Two Irish contenders for Booker prize
A BOOK by an Irish novelist which mirrors the horrific Josef Fritzl abuse case has made the Booker Prize longlist for 2010.
'Room', by Emma Donoghue, is one of two books by Irish writers to make this year's list. The second is 'Skippy Dies', a comic novel by Paul Murray.
Due for publication next week, 'Room' was sold to publishers in Britain and the US for over €1m after a bidding war.
The novel was directly inspired by the Fritzl case in Austria. Fritzl locked his daughter in the basement of his home for 24 years, raped her and had children with her, some of whom never saw sunlight until their release.
In Ms Donoghue's novel, a boy and his mother are held captive in a one-room garden building, similar to the Jaycee Dugard case in California. The story is told in the voice of five-year-old Jack who thinks the locked room he lives in is the whole world. He was born there and to protect him his mother has never told him about the outside.
Originally from Dublin but now living in Canada, Donoghue is best known for her historical novel 'Slammerkin', a murder story about a prostitute in 18th Century London. She was born in Dublin in 1969, the daughter of the Professor of English at UCD, Denis Donoghue, who now teaches in New York.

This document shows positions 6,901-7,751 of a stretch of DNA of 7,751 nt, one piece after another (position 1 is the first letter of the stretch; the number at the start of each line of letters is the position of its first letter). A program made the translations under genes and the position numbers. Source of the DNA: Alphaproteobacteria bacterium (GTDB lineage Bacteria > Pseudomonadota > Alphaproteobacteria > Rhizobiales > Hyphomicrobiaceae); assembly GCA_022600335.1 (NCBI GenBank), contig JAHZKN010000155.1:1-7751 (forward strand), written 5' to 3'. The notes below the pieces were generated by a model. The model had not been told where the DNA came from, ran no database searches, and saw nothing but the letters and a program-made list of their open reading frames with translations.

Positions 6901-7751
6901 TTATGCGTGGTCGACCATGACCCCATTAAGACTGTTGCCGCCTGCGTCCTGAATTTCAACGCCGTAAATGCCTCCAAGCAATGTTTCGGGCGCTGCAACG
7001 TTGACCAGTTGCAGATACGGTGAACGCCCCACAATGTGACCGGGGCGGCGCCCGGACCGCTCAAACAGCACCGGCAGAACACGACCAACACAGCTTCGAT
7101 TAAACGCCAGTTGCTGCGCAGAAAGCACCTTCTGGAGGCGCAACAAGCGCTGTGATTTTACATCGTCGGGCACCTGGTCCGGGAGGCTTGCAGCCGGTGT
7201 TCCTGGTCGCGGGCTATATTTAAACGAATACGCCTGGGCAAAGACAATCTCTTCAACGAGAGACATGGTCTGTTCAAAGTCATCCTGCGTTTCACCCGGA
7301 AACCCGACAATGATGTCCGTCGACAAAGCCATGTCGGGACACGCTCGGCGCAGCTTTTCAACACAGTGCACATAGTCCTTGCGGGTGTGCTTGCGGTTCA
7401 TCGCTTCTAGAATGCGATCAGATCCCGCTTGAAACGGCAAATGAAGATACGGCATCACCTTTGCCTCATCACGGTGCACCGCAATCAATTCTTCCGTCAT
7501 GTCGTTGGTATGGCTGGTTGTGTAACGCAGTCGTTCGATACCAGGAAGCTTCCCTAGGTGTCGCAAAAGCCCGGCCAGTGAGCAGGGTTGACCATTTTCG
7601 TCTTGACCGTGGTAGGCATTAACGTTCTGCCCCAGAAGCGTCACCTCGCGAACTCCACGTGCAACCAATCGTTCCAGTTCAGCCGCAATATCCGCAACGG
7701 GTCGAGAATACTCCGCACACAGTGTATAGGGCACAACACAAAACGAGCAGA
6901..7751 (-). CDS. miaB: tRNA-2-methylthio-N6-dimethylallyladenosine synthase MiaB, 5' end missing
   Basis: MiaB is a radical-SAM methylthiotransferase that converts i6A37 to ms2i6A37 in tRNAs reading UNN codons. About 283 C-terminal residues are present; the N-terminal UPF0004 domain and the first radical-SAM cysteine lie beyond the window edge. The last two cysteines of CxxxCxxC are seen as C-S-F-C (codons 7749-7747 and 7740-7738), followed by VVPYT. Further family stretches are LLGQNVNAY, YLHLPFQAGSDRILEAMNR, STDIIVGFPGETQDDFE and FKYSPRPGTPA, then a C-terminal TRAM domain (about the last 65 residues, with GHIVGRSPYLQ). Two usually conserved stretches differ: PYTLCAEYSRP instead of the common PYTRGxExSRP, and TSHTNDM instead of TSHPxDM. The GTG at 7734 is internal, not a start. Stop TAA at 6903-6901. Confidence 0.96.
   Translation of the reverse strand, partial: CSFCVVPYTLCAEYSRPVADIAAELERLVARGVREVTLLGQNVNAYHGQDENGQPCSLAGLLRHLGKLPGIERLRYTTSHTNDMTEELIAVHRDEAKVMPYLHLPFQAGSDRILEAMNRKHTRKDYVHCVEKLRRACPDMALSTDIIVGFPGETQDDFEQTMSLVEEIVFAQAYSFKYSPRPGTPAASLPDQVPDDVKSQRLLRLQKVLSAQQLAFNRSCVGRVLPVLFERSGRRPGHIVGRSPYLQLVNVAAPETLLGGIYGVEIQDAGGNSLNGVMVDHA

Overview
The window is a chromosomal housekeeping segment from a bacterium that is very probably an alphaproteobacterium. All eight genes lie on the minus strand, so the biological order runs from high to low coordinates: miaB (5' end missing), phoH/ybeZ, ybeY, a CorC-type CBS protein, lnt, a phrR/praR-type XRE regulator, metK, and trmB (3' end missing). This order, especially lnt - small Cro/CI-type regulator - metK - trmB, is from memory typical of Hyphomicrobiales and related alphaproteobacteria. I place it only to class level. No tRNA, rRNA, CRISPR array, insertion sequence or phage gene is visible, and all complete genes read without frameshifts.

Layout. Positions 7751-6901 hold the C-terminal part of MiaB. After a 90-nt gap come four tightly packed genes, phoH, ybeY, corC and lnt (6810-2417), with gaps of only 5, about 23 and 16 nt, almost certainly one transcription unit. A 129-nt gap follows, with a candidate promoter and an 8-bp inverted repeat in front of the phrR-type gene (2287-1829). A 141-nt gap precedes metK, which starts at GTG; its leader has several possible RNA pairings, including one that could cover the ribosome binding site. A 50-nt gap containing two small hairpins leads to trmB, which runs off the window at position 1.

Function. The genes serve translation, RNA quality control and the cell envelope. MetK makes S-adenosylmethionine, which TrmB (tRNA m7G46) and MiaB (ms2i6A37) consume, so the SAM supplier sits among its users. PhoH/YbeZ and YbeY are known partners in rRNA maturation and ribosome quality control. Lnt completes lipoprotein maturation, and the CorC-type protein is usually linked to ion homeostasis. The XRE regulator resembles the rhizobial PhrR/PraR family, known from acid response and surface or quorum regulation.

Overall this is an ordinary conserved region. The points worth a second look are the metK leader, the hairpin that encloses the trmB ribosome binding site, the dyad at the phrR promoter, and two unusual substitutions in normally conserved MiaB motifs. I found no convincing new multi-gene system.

Dubliner Paul Murray's second novel 'Skippy Dies' is a tragic comedy about a couple of boys in a Dublin boarding school.
One is an overweight genius whose hobbies include very difficult maths and the search for extra-terrestrial intelligence, while his roommate falls for the frisbee-playing siren from the girls' school next door. Published earlier this year, the book has won huge praise from the critics here and in the UK.
Speaking last night, Murray said he was "really pleased" to be on the list of 13 books.
"This is a different kind of longlist with a lot of new writers like myself on it, with some of the big names losing out. So it's really good to be part of a list like that.
"The list is also very impressive so it's great for me to be in that company."
The novel's humorous take on contemporary Ireland may have been what won the judges over, Mr Murray added.
"It's got some pretty good jokes in it. Also I tried to mix up the register so it has darker moments as well.
"It's about teenage boys in contemporary Ireland so it's a way for me to paint a picture of the country at the moment, both good and bad."
However, there was some surprise that Joseph O'Connor's 'Ghost Light', tipped recently even as an overall winner, did not make the longlist.